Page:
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Senior Staff Writer

4 December 2020

| | 3 min read


Build Forward Better – medium-term plan for 2021-22 and 2022-23

Difficult decisions must be taken to set a balanced budget next year, Newcastle City Council warned today.

Civic Centre
Difficult decisions must be taken to set a balanced budget next year

Less than half (£28.8m) has come from Government, leaving it with a huge financial challenge. In September, the council’s Cabinet approved a range of in-year actions to reduce expenditure by £32 million. 

Now the authority has revealed it has to save a further £40m over the next two years on top of the £305m it has already saved since 2010. It plans to do this by remodelling services and raising fees and charges. 

It is also proposing to increase Council Tax by 2% and apply the 3% adult social care precept assumed by Government to avoid further reductions and deliver social care.

The council will also need to draw on one-off temporary funding, including reserves, to balance its budget.

There will be15 fewer posts in 2021-22, but the council is working closely with trade unions to try to avoid compulsory redundancies by not filling vacancies.

Proposals on how the authority plans to do this were published here today (4 December) The public have until 17 January 2021 to have their say on them, and they will be discussed at Cabinet on Monday, 14 December 2020.

Leader of Newcastle City Council, Cllr Nick Forbes, said: “This budget consultation starts at a time of huge uncertainty, in the midst of an international pandemic and national political turmoil. The Chancellor’s one-year Spending Round – in place of a Comprehensive Spending Review makes planning for the future of our city even more difficult.

“Newcastle has lost £305 million since 2010 or £2,270 per household, and Coronavirus has cost councils across the country over £11bn this year alone. The Government have so far refunded less than half of that. They have done nothing to fundamentally change the fact that councils will be forced to make severe cuts in 2021 to balance their books.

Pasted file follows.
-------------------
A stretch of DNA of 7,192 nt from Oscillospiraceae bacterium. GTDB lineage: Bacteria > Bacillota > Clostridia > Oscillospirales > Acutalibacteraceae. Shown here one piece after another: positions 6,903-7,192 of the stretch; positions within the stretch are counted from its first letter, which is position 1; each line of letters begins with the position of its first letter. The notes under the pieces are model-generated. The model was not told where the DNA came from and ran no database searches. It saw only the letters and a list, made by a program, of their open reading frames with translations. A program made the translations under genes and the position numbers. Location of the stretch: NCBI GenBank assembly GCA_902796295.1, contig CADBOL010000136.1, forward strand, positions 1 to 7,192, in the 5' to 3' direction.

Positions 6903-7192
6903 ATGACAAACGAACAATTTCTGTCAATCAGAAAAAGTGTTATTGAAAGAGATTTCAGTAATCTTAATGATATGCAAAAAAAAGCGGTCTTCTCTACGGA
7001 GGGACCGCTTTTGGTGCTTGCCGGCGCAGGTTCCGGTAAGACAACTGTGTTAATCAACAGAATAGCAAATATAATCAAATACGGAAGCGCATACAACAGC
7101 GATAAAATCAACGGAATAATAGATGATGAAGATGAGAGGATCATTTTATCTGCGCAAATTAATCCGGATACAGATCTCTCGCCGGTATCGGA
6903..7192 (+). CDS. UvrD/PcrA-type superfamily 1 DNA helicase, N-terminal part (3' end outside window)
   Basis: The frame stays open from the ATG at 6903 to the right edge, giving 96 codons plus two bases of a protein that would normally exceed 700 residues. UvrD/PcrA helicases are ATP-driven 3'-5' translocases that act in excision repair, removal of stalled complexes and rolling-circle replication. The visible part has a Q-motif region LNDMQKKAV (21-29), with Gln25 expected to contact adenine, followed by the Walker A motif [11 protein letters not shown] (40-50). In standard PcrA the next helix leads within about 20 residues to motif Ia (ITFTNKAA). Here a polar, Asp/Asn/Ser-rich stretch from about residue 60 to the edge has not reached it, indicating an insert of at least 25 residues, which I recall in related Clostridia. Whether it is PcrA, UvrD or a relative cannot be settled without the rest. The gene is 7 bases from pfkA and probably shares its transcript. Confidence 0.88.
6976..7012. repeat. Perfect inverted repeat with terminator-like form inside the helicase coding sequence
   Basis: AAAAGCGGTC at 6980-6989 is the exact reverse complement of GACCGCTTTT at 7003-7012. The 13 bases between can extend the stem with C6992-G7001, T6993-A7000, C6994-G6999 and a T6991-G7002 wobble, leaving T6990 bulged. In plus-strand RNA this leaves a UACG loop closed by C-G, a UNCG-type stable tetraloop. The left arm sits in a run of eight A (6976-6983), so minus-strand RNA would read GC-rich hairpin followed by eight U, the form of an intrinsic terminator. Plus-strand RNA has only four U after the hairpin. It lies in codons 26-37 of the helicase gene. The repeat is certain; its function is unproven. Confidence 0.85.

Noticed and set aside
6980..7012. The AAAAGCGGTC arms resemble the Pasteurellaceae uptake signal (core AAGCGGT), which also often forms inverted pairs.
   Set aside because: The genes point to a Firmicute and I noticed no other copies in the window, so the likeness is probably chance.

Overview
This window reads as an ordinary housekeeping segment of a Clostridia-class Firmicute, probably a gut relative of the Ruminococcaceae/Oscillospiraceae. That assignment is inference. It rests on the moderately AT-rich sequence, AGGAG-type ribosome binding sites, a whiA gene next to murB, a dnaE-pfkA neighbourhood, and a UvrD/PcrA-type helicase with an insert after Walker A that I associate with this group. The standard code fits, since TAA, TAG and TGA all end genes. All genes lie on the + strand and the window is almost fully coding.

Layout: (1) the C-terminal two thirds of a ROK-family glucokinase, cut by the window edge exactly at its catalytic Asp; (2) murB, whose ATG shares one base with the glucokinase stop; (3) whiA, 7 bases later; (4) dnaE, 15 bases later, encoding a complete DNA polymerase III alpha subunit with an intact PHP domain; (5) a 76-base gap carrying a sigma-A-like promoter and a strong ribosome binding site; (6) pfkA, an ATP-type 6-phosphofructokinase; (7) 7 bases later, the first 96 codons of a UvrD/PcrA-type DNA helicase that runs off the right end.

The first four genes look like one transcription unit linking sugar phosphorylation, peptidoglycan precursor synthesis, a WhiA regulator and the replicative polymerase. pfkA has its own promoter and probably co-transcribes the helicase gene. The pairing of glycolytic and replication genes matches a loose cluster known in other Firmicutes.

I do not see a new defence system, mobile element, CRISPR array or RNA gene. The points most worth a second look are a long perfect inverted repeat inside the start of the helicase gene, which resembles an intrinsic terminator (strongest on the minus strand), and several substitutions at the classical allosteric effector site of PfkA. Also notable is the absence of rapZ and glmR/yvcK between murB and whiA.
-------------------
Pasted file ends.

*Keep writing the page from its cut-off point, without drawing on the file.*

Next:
“There is yet again an assumption from Government that councils will increase Council Tax and make full use of the adult social care precept. We are faced with the difficult choice to increase Council Tax and use the 3% adult social care precept increase to help towards the rising cost of caring for older people and some of the most vulnerable in Newcastle.

“Nevertheless, we remain confident that we can improve services, facilities and the environment. Our proposals maintain commitments to upgrade play parks and push forward with our ambitious climate change initiatives through the Net Zero Action Plan. Our vision for a Net Zero city by 2030 is the foundation for our economic vision to Build Forward Better - doing our best to both protect current jobs and create new ones at pace. 

“Our commitment to transform many of our care services, working in collaboration with our stakeholders in the city as part of a new partnership, will make sure they are as effective and efficient as possible and have the best outcomes for anyone who uses them. However, the demand for support through these services outweighs the resources available. Campaigning for a national solution to the social care crisis will continue to form part of our lobbying to Government.”

Some difficult budget proposals for 2021-22 include:

  • Reducing spend across adult social care by £8.4 million by re-modelling services, ensuring appropriate support and financial management
  • Reduce spend across children’s social care by £3.8 million by safely reducing demand on children’s social care, expanding in-house child placements and reconfiguring the residential estate
  • Review public health contracts with low population impacts
  • Increasing fees and charges across a range of services, including parking, pest control, bulky and garden waste collections and bereavement services digital streaming
  • Increasing Council Tax by 1.949%
  • Applying the 3% adult social care precept assumed by Government

Over the two years, the council plans to invest £250 million capital funding in schools, care homes, street lighting, roads and pavements, vehicles and disabled facilities grants. Capital investments improve economic opportunities across the city but by law cannot be used to fund services. Using our capital programme to deliver our net zero ambitions is also an important feature of the plan.

Cllr Forbes added: “Businesses remain committed to our area and are looking to invest in Newcastle. Despite the setback that the COVID-19 crisis has posed, we will continue to work with them to create more and better jobs. 

“We face difficult choices, and we must decide how best to cut our cloth in these trying times. But, as ever, our commitment to maintaining Newcastle as a great city remains. Our optimism is lasting.”

The proposals are on the council’s website and the public can make known their views by visiting the consultation website For those without online access there are instructions on how to comment in the council’s magazine Citylife which is out next week. 

All feedback and further announcements on local government financing will be taken into account in a revised budget report to Cabinet in February, with a debate to set the budget at full council on 3 March 2021.